Brazil’s 135 million eligible voters are set to cast their ballots in a run-off election to decide who will succeed President Luiz Inacio Lula da Silva.
The ruling party’s candidate Dilma Rousseff is enjoying a double digit lead over rival Jose Serra on the last day of campaigning, according to the latest polls.
The two hopefuls, Rousseff, former cabinet chief of incumbent president, and Serra, former state governor of Sao Paulo from opposition Brazilian Social Democracy, wrapped up their campaigning on Saturday, AFP reported on Sunday.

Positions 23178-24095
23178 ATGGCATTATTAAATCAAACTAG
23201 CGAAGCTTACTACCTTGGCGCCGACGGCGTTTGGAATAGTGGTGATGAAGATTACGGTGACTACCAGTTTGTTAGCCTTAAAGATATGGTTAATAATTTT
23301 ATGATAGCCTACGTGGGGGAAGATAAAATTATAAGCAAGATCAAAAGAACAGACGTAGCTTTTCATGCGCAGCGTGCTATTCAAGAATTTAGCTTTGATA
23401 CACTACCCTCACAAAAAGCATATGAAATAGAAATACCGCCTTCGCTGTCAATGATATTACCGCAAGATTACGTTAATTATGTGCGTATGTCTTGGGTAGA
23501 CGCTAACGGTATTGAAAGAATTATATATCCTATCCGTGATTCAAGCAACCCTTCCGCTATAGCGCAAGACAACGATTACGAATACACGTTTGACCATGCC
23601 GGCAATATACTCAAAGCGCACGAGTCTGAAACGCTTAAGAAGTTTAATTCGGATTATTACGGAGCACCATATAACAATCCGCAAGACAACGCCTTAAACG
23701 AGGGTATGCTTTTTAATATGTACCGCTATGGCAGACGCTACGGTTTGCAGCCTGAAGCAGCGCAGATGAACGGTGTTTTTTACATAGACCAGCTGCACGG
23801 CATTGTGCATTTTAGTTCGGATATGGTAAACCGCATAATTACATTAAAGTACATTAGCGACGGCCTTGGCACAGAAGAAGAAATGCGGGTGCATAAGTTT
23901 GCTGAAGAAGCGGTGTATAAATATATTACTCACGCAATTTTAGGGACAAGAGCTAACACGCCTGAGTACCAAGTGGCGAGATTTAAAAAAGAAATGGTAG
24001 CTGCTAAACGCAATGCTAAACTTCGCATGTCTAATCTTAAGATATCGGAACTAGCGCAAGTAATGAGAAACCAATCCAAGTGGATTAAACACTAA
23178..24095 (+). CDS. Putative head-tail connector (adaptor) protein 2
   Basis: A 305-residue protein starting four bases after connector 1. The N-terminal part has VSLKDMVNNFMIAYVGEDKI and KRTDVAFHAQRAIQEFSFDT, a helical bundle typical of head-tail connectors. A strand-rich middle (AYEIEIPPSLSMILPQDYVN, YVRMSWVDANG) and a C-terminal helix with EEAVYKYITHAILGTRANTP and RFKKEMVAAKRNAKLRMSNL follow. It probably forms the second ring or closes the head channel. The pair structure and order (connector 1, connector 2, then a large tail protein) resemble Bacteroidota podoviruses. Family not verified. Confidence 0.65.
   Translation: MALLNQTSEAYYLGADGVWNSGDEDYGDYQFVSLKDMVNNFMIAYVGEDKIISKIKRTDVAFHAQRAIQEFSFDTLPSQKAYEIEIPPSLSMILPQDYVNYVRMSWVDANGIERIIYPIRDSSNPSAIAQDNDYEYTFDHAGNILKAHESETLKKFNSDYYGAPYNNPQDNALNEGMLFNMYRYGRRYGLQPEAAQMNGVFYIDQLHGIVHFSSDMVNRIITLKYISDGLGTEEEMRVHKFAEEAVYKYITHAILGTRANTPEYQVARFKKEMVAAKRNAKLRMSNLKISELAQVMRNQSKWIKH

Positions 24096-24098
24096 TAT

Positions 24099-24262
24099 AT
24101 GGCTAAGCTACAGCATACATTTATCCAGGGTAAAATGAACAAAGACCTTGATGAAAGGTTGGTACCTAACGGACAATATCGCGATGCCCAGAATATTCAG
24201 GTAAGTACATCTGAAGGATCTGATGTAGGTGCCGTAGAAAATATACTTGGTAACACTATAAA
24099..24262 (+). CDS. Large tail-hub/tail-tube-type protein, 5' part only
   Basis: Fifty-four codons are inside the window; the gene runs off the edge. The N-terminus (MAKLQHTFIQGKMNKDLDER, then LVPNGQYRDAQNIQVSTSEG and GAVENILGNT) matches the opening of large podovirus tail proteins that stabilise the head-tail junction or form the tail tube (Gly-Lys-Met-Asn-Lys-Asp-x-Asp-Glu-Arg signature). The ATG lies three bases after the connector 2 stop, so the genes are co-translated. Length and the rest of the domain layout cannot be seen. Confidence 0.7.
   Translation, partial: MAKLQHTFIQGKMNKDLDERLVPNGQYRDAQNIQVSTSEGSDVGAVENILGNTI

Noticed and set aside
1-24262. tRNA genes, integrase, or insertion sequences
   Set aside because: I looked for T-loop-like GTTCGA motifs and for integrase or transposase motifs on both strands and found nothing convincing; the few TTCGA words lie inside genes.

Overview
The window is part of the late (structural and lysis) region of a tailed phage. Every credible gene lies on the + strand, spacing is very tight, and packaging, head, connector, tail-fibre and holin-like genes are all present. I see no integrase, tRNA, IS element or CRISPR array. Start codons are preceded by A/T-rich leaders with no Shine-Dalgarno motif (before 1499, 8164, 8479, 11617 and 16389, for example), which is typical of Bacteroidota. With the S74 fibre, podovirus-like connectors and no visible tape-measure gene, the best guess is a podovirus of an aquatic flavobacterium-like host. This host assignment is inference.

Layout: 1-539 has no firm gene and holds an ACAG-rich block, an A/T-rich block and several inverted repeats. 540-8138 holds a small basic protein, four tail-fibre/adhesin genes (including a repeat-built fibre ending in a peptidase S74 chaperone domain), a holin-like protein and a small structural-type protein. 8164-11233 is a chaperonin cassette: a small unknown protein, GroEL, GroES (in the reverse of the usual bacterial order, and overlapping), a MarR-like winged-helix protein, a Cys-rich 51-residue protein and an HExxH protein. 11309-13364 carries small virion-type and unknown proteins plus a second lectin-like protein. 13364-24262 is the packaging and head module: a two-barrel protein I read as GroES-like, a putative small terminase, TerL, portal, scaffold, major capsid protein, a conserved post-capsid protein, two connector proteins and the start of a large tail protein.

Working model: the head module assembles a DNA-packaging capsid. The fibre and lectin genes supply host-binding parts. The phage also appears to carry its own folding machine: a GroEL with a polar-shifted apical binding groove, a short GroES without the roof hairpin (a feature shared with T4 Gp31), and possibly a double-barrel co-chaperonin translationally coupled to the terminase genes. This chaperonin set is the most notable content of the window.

The run-off vote is scheduled for Sunday in the Latin American country where voting is compulsory.
All surveys released on Saturday gave Rousseff a lead of between 10 and 13 percentage points, following a televised debate between the candidates late on Friday.
“We should win with a minimum advantage of 10 percentage points and a maximum of 15 points,” said Andre Vargas, communications secretary of Rousseff’s Workers’ Party.
Ruling party candidate Rousseff will be the first female Brazilian president if she wins the poll on Sunday.
The 62-year-old, whose bids for presidency have been backed by the outgoing president, won 47 percent of the ballots in the first round. She fell just short of the 50 plus one percent required to avoid the runoff.
Her rival Serra, 68, secured 33 percent of votes in the first round.